Today, the big labels are pressured to increase the share to artists and to streaming platforms, as was evidenced last summer when Spotify and Apple Music “successfully” re-negotiated their streaming deals, lowering the payout to labels from about 55% to about 52%. A small step in the right direction.
This imbalance remains ripe for disruption. But what is the right split?
So far, the record label Oligopoly has been giving up inches, not feet. Royalties remain close to 70%, and they only hand over 10-20% to the artists. In other words, out of every $100 of sales, the artist gets $10-20, Spotify gets $30, and the record company gets $50-60.
The artist — the creator of the product — should be capturing the lion’s share of the revenue. For argument’s sake, let’s say that is up to $50 of every $100 generated. Spotify, as the distribution platform, should be getting $30, and the labels, who provide limited value-added services to the artists, should capture $20.
Additionally, artists are increasingly finding alternative ways to promote themselves and record labels will have to lower their rates to stay competitive.
New York-based UnitedMasters is giving artists an alternative to record labels, offering a broad set of services ranging from data analytics and insights to merchandise support and marketing. And importantly, all of that comes at much better economics compared to major labels.
UnitedMasters raised a $70 million Series A round led by Alphabet, and with participation from Andreessen Horowitz and Floodgate. The magnitude of the funding for a Series A investment is eyeopening, but even more impressive is the direct involvement of Larry Page, who led Alphabet’s investment and Ben Horowitz, who led Andreessen’s investment and joined UnitedMasters’ board. In describing UnitedMasters’ potential as a platform, Horowritz wrote in his blog:
“…What if there were a platform that instantly enabled musical artists to market themselves globally as effectively as the top technology companies market to their customers?… Such a platform would free musicians from dependencies on the old model while increasing their income tenfold. It would create unprecedented intimacy between artists and fans, while making artists truly independent.”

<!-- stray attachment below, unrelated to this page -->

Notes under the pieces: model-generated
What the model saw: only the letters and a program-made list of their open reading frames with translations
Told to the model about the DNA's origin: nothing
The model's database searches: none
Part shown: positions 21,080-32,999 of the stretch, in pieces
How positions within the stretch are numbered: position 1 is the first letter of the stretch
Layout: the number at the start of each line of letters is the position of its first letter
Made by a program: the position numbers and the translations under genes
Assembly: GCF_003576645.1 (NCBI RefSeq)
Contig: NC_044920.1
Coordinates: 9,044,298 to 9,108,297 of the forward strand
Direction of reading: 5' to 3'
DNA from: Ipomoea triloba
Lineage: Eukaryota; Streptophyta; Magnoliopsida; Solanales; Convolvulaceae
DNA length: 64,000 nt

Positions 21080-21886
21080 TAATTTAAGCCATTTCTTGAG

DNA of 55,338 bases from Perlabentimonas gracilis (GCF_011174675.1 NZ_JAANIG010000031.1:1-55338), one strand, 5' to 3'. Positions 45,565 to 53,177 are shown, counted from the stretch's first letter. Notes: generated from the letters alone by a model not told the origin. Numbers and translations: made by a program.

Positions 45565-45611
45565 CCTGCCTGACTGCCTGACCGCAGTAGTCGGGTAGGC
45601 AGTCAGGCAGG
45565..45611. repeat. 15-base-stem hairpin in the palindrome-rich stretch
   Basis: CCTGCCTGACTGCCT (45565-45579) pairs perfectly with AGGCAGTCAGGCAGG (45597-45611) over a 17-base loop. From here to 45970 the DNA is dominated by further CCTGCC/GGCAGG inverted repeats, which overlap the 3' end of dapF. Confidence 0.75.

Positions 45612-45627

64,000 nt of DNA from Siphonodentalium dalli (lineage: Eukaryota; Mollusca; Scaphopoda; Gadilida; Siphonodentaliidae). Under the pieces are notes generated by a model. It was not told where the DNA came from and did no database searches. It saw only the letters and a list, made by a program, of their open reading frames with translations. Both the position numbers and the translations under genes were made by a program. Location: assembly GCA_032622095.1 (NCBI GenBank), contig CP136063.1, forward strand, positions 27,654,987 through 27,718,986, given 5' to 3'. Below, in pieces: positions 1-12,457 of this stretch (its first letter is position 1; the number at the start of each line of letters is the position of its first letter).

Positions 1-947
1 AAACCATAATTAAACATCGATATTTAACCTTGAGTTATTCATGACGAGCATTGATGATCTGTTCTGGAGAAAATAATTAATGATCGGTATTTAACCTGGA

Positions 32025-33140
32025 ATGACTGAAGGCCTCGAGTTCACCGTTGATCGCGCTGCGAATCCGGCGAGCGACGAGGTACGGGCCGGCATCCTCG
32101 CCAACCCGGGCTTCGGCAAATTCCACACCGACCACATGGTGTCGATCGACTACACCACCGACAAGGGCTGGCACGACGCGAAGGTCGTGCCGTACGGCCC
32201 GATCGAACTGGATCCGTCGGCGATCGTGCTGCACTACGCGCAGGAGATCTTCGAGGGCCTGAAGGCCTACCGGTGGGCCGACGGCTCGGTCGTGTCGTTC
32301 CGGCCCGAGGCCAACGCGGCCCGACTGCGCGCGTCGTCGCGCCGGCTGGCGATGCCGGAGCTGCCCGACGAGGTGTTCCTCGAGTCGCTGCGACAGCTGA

Paris-based Believe Digital is the leading distributor of digital music in Europe for independent artists and labels. Early success examples include Novo Amor who has over 100 million streams on Spotify, or FKJ who topped the iTunes electro charts in 10 countries. Last year, Believe Digital was expected to generate $250 million in revenue, and we believe that number will continue to grow at a fast clip.
Lastly, and certainly, Spotify itself is poised to disrupt the labels in the near term, acting as an all-in-one platform — distribution, data analytics, and owning the content.
MUSIC & LYRICS
Listeners continue to be highly interested in learning or following the words behind their favorite songs. Currently the monthly audience accessing lyrics sites currently surpasses 2 billion people. AZLyrics.com, one of the most popular Lyrics search engines, has over 200 million monthly unique users.
Italian startup Musixmatch is one of the leading platform for lyric search and owns the largest song lyrics databased. The platform has over 70 million users, over 30 million monthly active users, and over 14 million lyrics that are translated to more than 60 languages. Musixmatch not only attracts users to their app and website, but also powers lyrics on major streaming platforms such as Apple Music and others. Furthermore, the company integrates artificial intelligence and natural language processing into its product to allow users to easily search for songs by entering and speaking song words or phrases.
For digital platforms, a key product development feature for streaming platforms is the integration of lyrics into the platform and allowing users to search for songs using lyrics.
Amazon Music, despite being the third largest streaming music company, is the leader amongst its peers in lyric integration. Amazon Music allows listeners to view lyrics as songs play and allows listeners to search for songs with lyrics or by simply asking Alexa by saying “play the song that goes…”. Apple Music and Google Music are following suit, offering similar product offerings to their listeners that Amazon does.
But for Spotify, which currently offers minimal lyric support and voice search capabilities, lyrics will be a huge opportunity for the Swedish streaming company to capitalize upon to drive increased engagement on its platform.